Detroit Connections: In the Classroom has a way of really sticking with Stamps students. Taught by Melanie Manos, the course charges Stamps students with the responsibility of leading weekly art and design projects with fourth grade students at Bennett Elementary School in Detroit. Critical thinking, creative problem solving, and the empowered act of making are pillars of the curriculum — for the fourth graders and the Stamps students alike.
In 2015, Cole Stabnick (BA ’18) was a new transfer student to Stamps. He’d always enjoyed working with kids — he’d taught Spanish in local elementary schools through U-M’s A2LP program — and when it came time to register for art and design classes, he knew Detroit Connections would be a good fit.
“I loved the Detroit Connections class with Melanie,” Stabnick said. “Learning how to prepare for a project, troubleshoot it, and figure out how to think on your feet in real time — it was awesome. And the students were great. It never felt like work to me — it’s just fun.”
Stabnick enjoyed his time at Bennett so much that he sought to extend the experience into his junior and senior year. Working with Melanie Manos to secure permission from Bennett Elementary administration, he coordinated a group of students from across the University of Michigan — with a core group including Thomas Buck (AB in Economics ‘18), Libby Barnes (BA in Psychology), and Rachel Schwandt (BA in International Studies & Spanish ‘18) — to continue art and design projects with the fourth graders throughout the academic year.
“We call our little group U-M Detroit Collaboration,” said Stabnick. “We work with one class each year, coming in at the end of the day most Fridays to give the teachers a little break and the students something fun to look forward to.”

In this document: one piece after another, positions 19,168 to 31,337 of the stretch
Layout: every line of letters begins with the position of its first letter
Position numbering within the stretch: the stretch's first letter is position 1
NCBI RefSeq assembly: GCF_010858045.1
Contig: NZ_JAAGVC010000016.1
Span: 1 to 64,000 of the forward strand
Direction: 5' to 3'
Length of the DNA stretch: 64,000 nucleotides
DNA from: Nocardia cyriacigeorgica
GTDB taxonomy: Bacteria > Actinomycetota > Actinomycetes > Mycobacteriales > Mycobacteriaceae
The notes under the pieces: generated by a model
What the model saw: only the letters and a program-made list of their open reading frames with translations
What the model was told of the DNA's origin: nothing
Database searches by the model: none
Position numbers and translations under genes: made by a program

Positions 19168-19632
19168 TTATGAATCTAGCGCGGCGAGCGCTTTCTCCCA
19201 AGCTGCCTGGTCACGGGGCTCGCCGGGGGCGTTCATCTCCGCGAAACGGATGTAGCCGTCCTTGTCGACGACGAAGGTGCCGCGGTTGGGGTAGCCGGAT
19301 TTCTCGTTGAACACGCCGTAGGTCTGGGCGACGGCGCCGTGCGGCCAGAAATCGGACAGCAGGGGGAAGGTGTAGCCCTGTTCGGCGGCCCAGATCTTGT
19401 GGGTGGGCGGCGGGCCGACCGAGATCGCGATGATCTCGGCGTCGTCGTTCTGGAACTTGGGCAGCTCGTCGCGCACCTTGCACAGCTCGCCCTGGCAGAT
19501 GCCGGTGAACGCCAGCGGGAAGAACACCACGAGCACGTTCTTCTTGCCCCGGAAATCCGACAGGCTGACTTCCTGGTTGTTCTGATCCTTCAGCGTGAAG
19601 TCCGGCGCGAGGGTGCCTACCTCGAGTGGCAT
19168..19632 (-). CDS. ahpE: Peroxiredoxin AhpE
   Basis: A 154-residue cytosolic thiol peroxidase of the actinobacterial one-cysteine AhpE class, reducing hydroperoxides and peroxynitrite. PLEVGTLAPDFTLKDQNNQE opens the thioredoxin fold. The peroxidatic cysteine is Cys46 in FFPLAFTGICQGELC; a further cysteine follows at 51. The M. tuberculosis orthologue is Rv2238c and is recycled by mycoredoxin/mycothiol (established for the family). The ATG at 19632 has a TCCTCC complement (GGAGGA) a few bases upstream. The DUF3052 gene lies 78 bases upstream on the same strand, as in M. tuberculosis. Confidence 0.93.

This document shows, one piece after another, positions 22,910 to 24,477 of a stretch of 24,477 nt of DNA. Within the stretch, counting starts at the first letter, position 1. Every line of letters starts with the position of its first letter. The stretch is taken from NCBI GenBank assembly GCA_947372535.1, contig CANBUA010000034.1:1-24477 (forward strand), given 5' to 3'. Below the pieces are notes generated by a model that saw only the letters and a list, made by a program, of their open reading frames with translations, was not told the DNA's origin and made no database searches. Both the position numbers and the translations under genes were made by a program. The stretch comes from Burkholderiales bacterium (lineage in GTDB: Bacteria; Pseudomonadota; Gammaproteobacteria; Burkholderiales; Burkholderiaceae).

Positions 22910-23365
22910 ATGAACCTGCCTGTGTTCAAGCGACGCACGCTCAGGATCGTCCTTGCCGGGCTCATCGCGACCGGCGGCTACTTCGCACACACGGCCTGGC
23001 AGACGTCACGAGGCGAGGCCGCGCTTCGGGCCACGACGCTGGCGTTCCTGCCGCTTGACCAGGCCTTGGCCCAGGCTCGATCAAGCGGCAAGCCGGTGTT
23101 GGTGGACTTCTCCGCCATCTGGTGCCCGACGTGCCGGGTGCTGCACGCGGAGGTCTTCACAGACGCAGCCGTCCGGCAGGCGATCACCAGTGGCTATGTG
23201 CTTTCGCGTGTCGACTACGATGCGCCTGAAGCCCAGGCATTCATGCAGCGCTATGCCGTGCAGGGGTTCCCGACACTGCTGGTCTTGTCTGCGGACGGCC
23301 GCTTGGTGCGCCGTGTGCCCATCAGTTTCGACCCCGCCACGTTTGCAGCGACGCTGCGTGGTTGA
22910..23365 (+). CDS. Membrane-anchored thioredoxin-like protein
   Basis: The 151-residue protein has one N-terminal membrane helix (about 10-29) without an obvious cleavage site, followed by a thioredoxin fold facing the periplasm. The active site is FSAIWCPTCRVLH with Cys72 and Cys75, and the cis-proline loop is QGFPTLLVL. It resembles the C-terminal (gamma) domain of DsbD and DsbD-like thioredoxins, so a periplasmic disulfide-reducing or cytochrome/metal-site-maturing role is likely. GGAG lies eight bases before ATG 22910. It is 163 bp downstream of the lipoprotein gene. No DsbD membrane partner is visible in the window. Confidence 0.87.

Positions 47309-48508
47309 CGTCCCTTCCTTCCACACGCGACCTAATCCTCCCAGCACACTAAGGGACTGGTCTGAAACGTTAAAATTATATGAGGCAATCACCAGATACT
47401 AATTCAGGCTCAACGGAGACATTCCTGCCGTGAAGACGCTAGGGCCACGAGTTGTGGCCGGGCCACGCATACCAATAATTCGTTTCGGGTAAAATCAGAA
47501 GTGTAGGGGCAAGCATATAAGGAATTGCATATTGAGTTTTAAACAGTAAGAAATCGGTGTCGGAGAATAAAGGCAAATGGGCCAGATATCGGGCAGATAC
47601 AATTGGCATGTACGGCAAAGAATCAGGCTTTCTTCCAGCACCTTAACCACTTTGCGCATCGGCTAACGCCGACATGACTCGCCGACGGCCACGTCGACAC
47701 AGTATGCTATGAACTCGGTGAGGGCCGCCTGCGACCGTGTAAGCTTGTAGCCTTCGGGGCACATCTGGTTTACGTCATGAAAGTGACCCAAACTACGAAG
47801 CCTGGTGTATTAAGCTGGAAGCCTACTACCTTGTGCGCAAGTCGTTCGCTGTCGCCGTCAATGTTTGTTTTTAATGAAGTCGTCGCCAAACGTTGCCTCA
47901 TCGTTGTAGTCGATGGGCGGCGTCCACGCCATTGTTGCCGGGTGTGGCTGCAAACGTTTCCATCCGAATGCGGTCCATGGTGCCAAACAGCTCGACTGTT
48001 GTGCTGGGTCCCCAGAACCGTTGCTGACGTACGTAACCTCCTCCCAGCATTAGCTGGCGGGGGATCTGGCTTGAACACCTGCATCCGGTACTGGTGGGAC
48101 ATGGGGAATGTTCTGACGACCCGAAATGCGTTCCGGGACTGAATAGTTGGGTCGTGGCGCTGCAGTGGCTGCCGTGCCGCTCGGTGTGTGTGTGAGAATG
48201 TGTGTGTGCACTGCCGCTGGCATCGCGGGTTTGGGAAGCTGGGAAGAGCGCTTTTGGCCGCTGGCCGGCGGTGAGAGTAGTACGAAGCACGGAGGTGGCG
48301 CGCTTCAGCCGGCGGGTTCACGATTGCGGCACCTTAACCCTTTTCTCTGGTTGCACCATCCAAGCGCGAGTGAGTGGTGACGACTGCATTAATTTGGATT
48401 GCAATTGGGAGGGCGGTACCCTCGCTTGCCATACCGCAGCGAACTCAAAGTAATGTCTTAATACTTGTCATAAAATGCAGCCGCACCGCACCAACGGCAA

Working from a place of individual volunteerism — the U-M Detroit Collaboration group is not an official student organization — Stabnick reports that the group plans projects in advance, works out ways to keep costs low, splits the bill four ways, and carpools to Bennett. “It’s really just a way for us to get outside of our hectic schedules each week and give back,” he says.
“Cole is a great example of a student embracing the principles of engaged work through his continual, independent involvement with the Bennett School community,” said Stamps instructor Melanie Manos. “Engagement is about developing and sustaining relationships with communities, and finding ways to do so despite a lack of infrastructure. Bennett is a welcoming, vibrant environment with dedicated faculty and as of 2017 an art budget of zero. It is my hope that other students will join Cole’s spirit of committed community involvement — it truly is a way toward greater diversity and bridge-building.”
The major creative focus for Stabnick and the U-M Detroit Collaboration group is material exploration — and the creation of objects that students can proudly take home to show their parents. Recent projects have included tissue-paper mosaics, tie-dye, and super hero masks.
“The super hero masks project was a really fun one,” Stabnick said. “One of the students we worked with was really funny. He loves superheroes and throughout the fall, no matter what project we were working on, he’d find a way to make it into a super hero mask. So right before Halloween, we did a project in honor of him and we actually made masks with the entire class. It was really fun.”
Stabnick is currently preparing for graduation, exploring streetwear design through his BA Capstone coursework. While he sees a future for himself as the owner and creative lead of a fashion company, he sees engaged social practice as an inseparable component to his long-term business practices, in part due to his time at Bennett Elementary — but also as a result of his summer internship with Foot Locker. “We did food drives, boys and girls club activities, and I saw a real commitment to community involvement at Foot Locker,” Stabnick says. “That social engagement aspect will be an important goal for my company in the long run.”